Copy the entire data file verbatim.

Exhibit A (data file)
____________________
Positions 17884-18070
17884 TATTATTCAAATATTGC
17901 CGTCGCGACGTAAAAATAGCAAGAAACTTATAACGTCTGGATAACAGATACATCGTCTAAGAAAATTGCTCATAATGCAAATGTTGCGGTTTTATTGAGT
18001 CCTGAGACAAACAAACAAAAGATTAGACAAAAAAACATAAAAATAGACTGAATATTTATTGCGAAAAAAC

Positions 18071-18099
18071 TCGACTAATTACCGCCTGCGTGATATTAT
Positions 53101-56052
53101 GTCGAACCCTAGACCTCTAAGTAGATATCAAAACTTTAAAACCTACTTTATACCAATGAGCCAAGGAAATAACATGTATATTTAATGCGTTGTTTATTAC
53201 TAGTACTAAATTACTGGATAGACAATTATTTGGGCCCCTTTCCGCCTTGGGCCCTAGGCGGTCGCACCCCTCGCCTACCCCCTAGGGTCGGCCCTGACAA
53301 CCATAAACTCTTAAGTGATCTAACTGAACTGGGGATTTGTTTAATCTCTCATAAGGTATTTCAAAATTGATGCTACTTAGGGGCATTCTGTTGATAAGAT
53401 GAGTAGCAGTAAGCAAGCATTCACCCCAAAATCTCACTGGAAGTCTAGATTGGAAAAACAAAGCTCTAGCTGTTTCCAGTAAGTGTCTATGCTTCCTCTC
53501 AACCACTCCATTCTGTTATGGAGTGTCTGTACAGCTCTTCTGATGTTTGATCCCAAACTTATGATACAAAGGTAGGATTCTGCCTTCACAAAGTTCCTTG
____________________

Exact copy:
Positions 17884-18070
17884 TATTATTCAAATATTGC
17901 CGTCGCGACGTAAAAATAGCAAGAAACTTATAACGTCTGGATAACAGATACATCGTCTAAGAAAATTGCTCATAATGCAAATGTTGCGGTTTTATTGAGT
18001 CCTGAGACAAACAAACAAAAGATTAGACAAAAAAACATAAAAATAGACTGAATATTTATTGCGAAAAAAC

Positions 18071-18099
18071 TCGACTAATTACCGCCTGCGTGATATTAT
Positions 53101-56052
53101 GTCGAACCCTAGACCTCTAAGTAGATATCAAAACTTTAAAACCTACTTTATACCAATGAGCCAAGGAAATAACATGTATATTTAATGCGTTGTTTATTAC
53201 TAGTACTAAATTACTGGATAGACAATTATTTGGGCCCCTTTCCGCCTTGGGCCCTAGGCGGTCGCACCCCTCGCCTACCCCCTAGGGTCGGCCCTGACAA
53301 CCATAAACTCTTAAGTGATCTAACTGAACTGGGGATTTGTTTAATCTCTCATAAGGTATTTCAAAATTGATGCTACTTAGGGGCATTCTGTTGATAAGAT
53401 GAGTAGCAGTAAGCAAGCATTCACCCCAAAATCTCACTGGAAGTCTAGATTGGAAAAACAAAGCTCTAGCTGTTTCCAGTAAGTGTCTATGCTTCCTCTC
53501 AACCACTCCATTCTGTTATGGAGTGTCTGTACAGCTCTTCTGATGTTTGATCCCAAACTTATGATACAAAGGTAGGATTCTGCCTTCACAAAGTTCCTTG